Young Leavitt studied civil engineering, and early in his career was contracted by John Roebling, the builder of the Brooklyn Bridge, to survey a large tract of land.
Having gained some measure of confidence in his abilities, Leavitt struck out for the west in 1854, reaching Dubuque, Iowa, where he remained for less than a year before settling at Waterloo, Iowa. While in Dubuque, Leavitt married Caroline Clark Ware of Granville, Illinois. Shortly after his move to Waterloo, the young engineer decided on a change of career, and became a banker.
Within a decade he founded his own private banking firm.
Several years later, on the admission of a new partner, the sole proprietorship of Leavitt"s bank necessitated a change of name to Leavitt & Lusch. Subsequently, on the addition of another partner, the bank became known as Leavitt, Johnson & Lusch.
John Hooker Leavitt worked at the firm for 50 years, during the various permutations of the corporation"s name. He served as president of the institution, located at Commercial and Fourth Streets in downtown Waterloo, until 1901.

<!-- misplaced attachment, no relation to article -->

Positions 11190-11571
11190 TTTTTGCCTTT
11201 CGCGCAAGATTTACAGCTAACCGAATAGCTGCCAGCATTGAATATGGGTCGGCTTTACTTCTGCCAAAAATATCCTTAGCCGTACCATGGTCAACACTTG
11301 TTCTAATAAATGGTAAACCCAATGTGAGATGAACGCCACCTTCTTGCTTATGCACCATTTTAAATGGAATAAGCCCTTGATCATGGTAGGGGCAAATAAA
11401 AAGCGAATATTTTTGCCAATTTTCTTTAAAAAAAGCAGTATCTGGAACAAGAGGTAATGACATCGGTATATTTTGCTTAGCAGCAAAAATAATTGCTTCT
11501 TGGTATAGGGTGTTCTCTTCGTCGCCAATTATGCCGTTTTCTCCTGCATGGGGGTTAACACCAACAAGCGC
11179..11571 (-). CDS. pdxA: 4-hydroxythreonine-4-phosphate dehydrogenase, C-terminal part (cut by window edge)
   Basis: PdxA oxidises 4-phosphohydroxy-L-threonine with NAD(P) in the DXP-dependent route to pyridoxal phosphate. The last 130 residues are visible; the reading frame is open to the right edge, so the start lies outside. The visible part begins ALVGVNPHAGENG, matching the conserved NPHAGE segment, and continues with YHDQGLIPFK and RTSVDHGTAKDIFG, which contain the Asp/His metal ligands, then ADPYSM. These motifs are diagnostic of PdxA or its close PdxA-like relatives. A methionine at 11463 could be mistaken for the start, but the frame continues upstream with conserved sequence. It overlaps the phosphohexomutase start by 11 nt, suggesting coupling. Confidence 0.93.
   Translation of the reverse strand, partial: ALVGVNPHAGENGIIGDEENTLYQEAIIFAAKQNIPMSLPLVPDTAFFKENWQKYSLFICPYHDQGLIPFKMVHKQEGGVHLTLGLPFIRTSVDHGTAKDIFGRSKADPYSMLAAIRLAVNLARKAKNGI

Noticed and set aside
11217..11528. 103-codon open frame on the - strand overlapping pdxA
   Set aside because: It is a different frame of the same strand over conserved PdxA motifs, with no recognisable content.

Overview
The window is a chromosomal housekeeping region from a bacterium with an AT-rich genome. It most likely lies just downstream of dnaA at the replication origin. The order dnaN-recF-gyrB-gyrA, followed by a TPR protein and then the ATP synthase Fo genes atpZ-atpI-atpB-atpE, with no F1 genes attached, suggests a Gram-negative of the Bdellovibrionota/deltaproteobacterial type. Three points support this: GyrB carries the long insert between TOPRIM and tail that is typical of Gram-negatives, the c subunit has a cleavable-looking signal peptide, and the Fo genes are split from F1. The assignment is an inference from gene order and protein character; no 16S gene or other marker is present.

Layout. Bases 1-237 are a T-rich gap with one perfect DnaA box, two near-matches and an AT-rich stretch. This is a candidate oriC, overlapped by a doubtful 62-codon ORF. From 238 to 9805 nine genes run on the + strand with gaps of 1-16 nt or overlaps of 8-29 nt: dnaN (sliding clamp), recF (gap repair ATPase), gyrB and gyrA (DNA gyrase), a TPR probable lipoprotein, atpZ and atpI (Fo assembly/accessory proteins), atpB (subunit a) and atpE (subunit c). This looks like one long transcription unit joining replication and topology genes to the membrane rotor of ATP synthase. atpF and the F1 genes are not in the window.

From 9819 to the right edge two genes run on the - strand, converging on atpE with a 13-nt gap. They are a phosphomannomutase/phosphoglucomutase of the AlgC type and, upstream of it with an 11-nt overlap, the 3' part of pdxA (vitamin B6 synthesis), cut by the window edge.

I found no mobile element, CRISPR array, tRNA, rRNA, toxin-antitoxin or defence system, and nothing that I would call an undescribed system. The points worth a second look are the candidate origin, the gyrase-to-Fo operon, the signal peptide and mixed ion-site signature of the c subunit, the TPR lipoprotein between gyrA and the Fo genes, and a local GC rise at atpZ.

A staunch Republican, Leavitt served only one term in the Iowa State Senate.
He was an early benefactor of Talladega College, Alabama"s oldest historically black college, and in 1903 he joined the Pocumtuck Valley Memorial Association in Deerfield, Massachusetts, where his father Roger Hooker Leavitt had served as vice president Leavitt"s brother William also lived in Waterloo, but eventually relocated to Minneapolis, Minnesota. Honorary Colonel Roger Hooker Leavitt"s body was returned to Charlemont, Massachusetts, longtime home of the family, for burial.
John Hooker Leavitt died at Waterloo in 1906.
In 1871, Leavitt was elected to the Iowa Senate, where he was engaged in the fight to prevent the return of James Harlan to the United States Senate after his service as a member of Abraham Lincoln"s cabinet.